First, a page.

Author Topic: EEVblog #843 - David's rPrint 3D Printer  (Read 23689 times)

0 Members and 1 Guest are viewing this topic.

Online EEVblog

  • Administrator
  • *****
  • Posts: 29702
  • Country: au
    • EEVblog
EEVblog #843 - David's rPrint 3D Printer
« on: January 22, 2016, 04:34:43 am »
David tells us all about his rPrint 3D printer. A university project he has been working on for the last 9 months.
Everything is custom, including the world's lightest weight direct drive extruder head, Sarrus linkage build plate, linear rail guides, and his awesome bubble enclosure.
Not to mention his own custom controller, gcode interpreter, and highly optimised C++ string libraries.

 

Offline GAD

  • Regular Contributor
  • *
  • Posts: 61
  • Country: us
Re: EEVblog #843 - David's rPrint 3D Printer
« Reply #1 on: January 22, 2016, 05:39:08 am »
 Cool stuff. Should of had that kickstarter ready! :)
 

Offline poida_pie

  • Regular Contributor
  • *
  • Posts: 120
  • Country: au
Re: EEVblog #843 - David's rPrint 3D Printer
« Reply #2 on: January 22, 2016, 06:28:02 am »
Well done David. Building a system such as this will develop lots of important skills (integration of systems for one)
Best of luck with the assesment.
 

Offline V42bis

  • Contributor
  • Posts: 7
Re: EEVblog #843 - David's rPrint 3D Printer
« Reply #3 on: January 22, 2016, 06:43:03 am »
Excellent job. if you get a chance please post some pictures without the PMMA bubble removed. 


Sent from my iPad using Tapatalk
 

Offline Barny

  • Frequent Contributor
  • **
  • Posts: 283
  • Country: at
  • I'm from Austria, not Australia ;)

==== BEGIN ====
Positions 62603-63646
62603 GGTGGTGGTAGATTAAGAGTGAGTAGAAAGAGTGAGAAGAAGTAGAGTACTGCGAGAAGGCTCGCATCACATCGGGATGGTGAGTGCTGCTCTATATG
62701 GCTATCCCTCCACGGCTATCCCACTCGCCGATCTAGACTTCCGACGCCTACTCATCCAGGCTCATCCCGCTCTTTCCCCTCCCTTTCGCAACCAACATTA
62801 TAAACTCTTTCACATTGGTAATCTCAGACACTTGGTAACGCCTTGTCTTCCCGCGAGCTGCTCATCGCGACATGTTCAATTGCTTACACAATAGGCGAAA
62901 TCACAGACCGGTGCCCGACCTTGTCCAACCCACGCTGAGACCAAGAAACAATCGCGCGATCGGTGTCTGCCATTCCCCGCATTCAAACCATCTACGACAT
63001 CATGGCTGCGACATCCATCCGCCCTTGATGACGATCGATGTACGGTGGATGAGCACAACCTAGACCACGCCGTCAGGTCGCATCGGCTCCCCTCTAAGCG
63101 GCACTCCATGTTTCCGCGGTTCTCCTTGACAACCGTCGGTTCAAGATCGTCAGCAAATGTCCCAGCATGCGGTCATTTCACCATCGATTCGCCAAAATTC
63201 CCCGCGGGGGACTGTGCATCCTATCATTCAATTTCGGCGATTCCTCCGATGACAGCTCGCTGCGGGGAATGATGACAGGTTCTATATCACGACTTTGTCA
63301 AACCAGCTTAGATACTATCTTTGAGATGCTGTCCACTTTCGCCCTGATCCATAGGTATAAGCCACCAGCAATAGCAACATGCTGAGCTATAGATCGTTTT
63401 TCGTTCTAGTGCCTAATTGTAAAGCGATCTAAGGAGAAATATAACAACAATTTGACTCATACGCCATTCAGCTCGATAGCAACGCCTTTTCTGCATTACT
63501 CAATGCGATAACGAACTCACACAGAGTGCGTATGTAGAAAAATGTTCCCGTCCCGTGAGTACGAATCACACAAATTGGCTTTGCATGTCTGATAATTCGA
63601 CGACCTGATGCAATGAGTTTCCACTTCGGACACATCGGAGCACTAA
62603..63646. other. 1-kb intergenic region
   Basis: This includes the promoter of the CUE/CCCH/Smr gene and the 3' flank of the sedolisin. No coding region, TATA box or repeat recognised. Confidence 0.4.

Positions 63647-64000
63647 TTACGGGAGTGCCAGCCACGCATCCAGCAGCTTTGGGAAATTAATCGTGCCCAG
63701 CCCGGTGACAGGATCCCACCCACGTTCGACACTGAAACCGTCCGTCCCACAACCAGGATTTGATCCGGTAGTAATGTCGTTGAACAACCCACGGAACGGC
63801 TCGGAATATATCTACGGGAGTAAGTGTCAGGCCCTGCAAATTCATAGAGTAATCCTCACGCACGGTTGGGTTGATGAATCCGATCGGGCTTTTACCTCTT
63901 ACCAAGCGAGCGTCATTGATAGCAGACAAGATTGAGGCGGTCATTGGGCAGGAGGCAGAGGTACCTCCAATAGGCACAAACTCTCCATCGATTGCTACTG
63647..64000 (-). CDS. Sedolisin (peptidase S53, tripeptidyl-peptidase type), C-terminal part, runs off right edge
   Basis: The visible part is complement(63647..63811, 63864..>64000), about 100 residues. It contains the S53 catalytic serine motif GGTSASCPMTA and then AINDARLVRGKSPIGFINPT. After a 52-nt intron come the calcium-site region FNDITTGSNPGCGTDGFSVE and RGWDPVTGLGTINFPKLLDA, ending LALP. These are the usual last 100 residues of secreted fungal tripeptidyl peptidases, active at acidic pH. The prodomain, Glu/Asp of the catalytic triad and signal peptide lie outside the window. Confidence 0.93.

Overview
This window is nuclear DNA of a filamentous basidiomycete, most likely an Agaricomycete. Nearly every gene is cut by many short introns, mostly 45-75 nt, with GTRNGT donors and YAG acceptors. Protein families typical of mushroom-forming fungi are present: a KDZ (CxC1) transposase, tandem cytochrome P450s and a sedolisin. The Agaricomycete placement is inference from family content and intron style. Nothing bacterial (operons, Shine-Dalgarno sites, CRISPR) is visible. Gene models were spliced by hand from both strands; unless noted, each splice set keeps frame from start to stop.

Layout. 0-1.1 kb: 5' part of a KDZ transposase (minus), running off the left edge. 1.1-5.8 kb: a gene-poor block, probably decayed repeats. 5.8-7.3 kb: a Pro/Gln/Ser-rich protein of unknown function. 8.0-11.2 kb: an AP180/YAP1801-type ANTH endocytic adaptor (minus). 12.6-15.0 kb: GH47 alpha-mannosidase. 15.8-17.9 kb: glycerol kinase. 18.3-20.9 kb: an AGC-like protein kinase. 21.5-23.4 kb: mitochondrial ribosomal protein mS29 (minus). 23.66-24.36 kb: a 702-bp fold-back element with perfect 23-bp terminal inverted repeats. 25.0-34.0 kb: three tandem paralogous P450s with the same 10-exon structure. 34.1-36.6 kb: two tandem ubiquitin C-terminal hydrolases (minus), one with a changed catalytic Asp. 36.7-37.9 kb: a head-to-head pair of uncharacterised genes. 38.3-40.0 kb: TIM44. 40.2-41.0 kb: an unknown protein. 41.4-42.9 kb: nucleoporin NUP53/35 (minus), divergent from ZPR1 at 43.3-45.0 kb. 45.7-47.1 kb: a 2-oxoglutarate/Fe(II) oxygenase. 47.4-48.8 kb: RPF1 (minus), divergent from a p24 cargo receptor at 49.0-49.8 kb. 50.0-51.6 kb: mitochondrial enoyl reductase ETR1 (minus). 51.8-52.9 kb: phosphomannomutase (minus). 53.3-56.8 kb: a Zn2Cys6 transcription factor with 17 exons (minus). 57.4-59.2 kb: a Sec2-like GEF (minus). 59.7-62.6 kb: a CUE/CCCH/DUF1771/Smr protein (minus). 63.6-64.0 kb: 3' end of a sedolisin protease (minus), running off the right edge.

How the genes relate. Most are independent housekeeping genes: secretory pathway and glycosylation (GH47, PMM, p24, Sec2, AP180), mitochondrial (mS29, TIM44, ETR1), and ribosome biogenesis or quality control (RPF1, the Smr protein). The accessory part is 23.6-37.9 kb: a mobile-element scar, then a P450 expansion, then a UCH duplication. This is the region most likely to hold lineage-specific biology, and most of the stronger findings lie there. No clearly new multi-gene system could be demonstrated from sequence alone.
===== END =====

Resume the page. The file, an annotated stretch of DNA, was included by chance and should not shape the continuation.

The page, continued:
Re: EEVblog #843 - David's rPrint 3D Printer
« Reply #4 on: January 22, 2016, 07:15:41 am »
David, you have done a really good work.

Its funny to see the way a electronic guy is solving problems aut of the view of an mechanic guy.
(I'm an machine fitter / draftsman / CNC-machine programmer)

For example:
You said that aluminium parts are cheaper then steel parts.
Thats only the case if you mill the steel parts.
If the parts are laser cut, steel parts are much cheaper.
Because steel sheets are less expensive than aluminium sheets.
I know here a company, which lasercut the parts and make all the threads on the same machine.

If you have problems with harmonics, bend the part on the sides or screw ribs on it to lift the resonances over the hearable area.


About the zinc plated steel plates:
Your's are "blue" galvanic zinc plated steel plates.
There are yellow and black versions of galvanic zinc plated steel.

The funny pattered coating mentioned in the video is a hot dip zinc coat.
Its much thicker than galvanic coat.
Its used at low precision parts like fences, suport beams,...
I you buy zinc coated sheet metal, its hot dip zinc coated too.


Its funny to see that the electronic guy moan about countersunk screws. (I'm moaning about getting matching resistors, capacitors,... ;) )
Nearby my home, there are many shops for industrie suply which sells all sorts screws.
And that to a better price and quality than at ebay.
Dont go to a DIY superstore. They sell the screws with bad quality at ridiculous high prices.

By the way:
I dont use the countersunk screws with philips head.
They are a pain in the ass if you have to remove them after a couple of years.
I always use screws with hex-head or torx-head.
« Last Edit: January 22, 2016, 07:23:00 am by Barny »
 

Offline alexanderbrevig

  • Frequent Contributor
  • **
  • Posts: 583
  • Country: no
  • Musician, programmer and EE hobbyist
    • alexanderbrevig.com
Re: EEVblog #843 - David's rPrint 3D Printer
« Reply #5 on: January 22, 2016, 08:12:39 am »
Absolutely amazing work David! I'd hire you in a heartbeat.  :-+

Offline adam1213

  • Regular Contributor
  • *
  • Posts: 119
  • Country: au
Re: EEVblog #843 - David's rPrint 3D Printer
« Reply #6 on: January 22, 2016, 09:10:30 am »
Neat design.
David - you mentioned your aim was to design for speed. Out of interest have you benchmarked your printer against others / how do you think it would compare in terms of various workloads.
 

Offline AndreasF

  • Frequent Contributor
  • **
  • Posts: 251
  • Country: gb
    • mind-dump.net
Re: EEVblog #843 - David's rPrint 3D Printer
« Reply #7 on: January 22, 2016, 09:50:40 am »
Very nice!  :-+

One thing isn't clear to me (but I may have missed it): how does the filament get into the enclosure, where does it sit?
my random ramblings mind-dump.net